Saturday, November 1, 2008

The Romblon Sun as opposition

I cannot understand the vehemence by which some public officials react to the Romblon Sun’s reports about their alleged misdeeds while in position of power.

To me, such attitude indicates two things. One, either these officials are guilty or innocent, and two, they were not called or asked to give their side about the reports that appear on the paper.

I said this because two weeks ago, on a short trip to Odiongan, Manong Julius Fortuna, who hosted my visit, again reminded the Romblon Sun to always present both sides of a story for the sake of objectivity and fairness.

This reminder was timely because there are observations that the Romblon Sun is perceived as an opposition paper; that it is thought to be a tool to “malign” and “destroy” Romblon’s political leaders.

This, of course, is farthest from the truth, and I strongly disagree with those who say the Romblon Sun is politically destructive. I mean, can the Romblon Sun single-handedly bring down the capitol? Can it force our politicians to admit to and mend their corrupt ways? I doubt.

First, there is no organized political opposition in Romblon, so how could the Romblon Sun be an opposition mouthpiece? Does the erratic and unsteady as the subasko Dr. Joey Cabrera, who is covered by the paper from time to time, own a share in the paper? Is Romblon Sun former representative Lolong Firmalo’s? Are the writers of the paper paid hacks of those salivating over Rep. Budoy Madrona’s or Gov. Jojo Beltran’s posts? I doubt.

Where is Firmalo, by the way? After his bitter defeat, he hibernated, disappeared, hid, and so became a ghost of his old self.

And Romblon? It was left to its own devices under the baton of the current political overlord, Rep. Madrona and his orchestra, led by the likes of Beltran who, disappointingly for a governor, doesn’t seem to understand a bit what civil service meant. To Beltran, to be a civil servant seemed to be a servile servant, but these two are different animals. Amelie Mallen, kudos to her, is more informed than the governor.

Second, the Romblon Sun, if it is a paper of the political opposition, should not be begging for money to buy its weekly supply of paper and ink. Because of budget constraints, it has a limited circulation, so magnifying the harm it could inflict on the political status quo is more of a compliment rather than a disparaging attack.

I can’t imagine the Romblon Sun to be solely responsible for the low regard that many Romblomanons nowadays have for their leaders. The Romblon Sun is only a newspaper whose editors and writers happen to disagree with the views of the establishment. And its reportage on what it sees as the pestilences plaguing Romblon is rightly a function of a newspaper. It is, while struggling, only performing its responsibility to serve as watchdog of the people, without being asked to be rewarded.

I know. I have read some of the text messages received by the paper, commending it for its courageous reporting on the burning issues of the day. The text messages don’t come from politicians belonging to the opposition. They come from readers, the ordinary Romblomanons, with whom the Romblon Sun has come to identify itself with. That means the paper is credible and, therefore, trusted.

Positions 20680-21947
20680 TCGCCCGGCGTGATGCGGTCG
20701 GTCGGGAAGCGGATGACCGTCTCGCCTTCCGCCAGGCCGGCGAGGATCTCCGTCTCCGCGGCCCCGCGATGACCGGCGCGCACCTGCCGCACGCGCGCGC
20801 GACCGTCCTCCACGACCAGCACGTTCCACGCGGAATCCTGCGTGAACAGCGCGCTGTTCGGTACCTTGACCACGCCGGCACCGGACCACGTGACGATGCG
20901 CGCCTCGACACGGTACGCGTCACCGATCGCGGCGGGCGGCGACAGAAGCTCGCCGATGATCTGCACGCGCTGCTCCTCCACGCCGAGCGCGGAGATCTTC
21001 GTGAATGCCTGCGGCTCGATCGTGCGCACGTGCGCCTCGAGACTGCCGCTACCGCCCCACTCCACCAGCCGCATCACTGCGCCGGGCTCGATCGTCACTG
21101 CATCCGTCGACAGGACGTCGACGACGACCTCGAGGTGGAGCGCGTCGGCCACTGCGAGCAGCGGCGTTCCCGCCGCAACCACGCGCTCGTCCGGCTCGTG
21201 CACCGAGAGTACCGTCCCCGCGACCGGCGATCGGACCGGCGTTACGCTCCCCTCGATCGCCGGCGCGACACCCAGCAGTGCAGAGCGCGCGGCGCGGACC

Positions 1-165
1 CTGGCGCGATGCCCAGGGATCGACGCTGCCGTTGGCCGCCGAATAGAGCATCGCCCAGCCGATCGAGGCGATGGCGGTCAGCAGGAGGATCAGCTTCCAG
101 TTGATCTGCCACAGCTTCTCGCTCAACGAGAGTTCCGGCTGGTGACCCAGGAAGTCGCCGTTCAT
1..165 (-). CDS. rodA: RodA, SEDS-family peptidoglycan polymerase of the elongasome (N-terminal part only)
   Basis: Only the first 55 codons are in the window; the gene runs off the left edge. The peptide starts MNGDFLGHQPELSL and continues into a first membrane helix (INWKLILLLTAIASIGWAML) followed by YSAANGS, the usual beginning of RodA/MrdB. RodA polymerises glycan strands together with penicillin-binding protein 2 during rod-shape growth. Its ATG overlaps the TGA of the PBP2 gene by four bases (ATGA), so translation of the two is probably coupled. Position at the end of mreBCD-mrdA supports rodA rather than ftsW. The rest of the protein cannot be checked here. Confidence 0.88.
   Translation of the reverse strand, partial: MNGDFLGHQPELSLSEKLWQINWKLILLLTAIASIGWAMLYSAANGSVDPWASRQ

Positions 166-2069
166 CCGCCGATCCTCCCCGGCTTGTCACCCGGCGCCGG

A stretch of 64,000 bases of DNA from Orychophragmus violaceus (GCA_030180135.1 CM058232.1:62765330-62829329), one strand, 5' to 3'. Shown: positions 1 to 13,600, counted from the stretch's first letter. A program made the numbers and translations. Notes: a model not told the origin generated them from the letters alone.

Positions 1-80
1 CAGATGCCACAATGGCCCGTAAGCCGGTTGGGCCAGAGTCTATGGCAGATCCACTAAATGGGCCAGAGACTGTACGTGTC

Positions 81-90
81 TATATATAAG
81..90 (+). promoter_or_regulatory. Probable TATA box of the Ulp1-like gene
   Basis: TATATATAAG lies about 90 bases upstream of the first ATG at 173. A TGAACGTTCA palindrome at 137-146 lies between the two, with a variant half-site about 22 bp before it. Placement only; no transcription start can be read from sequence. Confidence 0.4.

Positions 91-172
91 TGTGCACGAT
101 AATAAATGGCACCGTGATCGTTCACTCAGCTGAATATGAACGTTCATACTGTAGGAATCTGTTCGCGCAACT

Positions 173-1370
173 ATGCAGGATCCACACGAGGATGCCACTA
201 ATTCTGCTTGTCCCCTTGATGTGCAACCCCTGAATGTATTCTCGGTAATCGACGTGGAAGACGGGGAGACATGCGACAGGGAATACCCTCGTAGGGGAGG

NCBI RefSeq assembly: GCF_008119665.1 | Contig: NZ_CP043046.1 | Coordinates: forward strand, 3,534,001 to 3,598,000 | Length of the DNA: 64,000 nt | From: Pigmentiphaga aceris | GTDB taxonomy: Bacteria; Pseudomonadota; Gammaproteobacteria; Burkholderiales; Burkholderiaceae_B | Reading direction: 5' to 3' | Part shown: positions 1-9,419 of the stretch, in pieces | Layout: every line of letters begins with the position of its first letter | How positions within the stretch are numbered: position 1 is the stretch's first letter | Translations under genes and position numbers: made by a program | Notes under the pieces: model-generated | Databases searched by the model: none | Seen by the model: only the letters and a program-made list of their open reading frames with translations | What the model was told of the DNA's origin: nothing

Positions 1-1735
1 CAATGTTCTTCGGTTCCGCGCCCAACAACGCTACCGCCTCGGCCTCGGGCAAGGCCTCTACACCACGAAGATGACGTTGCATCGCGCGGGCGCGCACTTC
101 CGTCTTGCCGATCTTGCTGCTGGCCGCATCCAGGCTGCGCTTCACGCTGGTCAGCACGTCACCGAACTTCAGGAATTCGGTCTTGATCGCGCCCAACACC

Now, compare this to the deafening silence of those who are making it to the news like, for example, Gov. Beltran or Engr. Rolindo Perez, two officials who are often flagellated because of their conduct. If I were they, I will write back to dispute every untruthful or malicious item that comes out in the paper, if there are any, and request that it be published for the sake of fairness and objective reporting.

Alas, and unfortunately, the reports in the Romblon Sun about alleged anomalies, malfeasance, omission, or corruption are not challenged by the subjects of the reports, even if, as Tony Macalisang told me, he exerts every effort to get their side on a story.

Again, this indicates either of two things: that the reports are true or the person subject of the report is plain lazy or doesn’t know how to write. What do you say, Messrs. Beltran and Perez?

And what if the Romblon Sun stopped reporting on the issues that affect Romblon? What if, for example, instead of reporting the Ombudsman’s dismissal of Engr. Perez, it reported that he was ordered promoted as DPWH secretary?

What if the Romblon Sun, instead of writing about SP Benjamin Irao’s refusal to accept the P66, 959.00 in cash incentives given to all provincial officials and employees—even if the money came from the calamity fund!—wrote that Irao is suing the provincial government for not tripling the amount?

Or, what if the Romblon Sun, instead of reporting that Gov. Beltran was rebuffed by the Civil Service Commission for illegally dismissing Ms. Mallen, reported that the CSC encouraged the governor to dismiss some more employees who don’t agree with his views?

If these things happen, then I can bet my daily gin budget that the readers of Romblon Sun, instead of reading the paper, will turn to reading road and store signs, or the clouds, or gumamela leaves. At least, these are truthful. Then, Romblon Sun can rename itself the Romblon Moon for peddling dark lies.

My point? Don’t hate the newspapers. Save your contempt for the newsmakers. Comments are welcome. Text them in to 0917-623-8842 or send to

1 comment:

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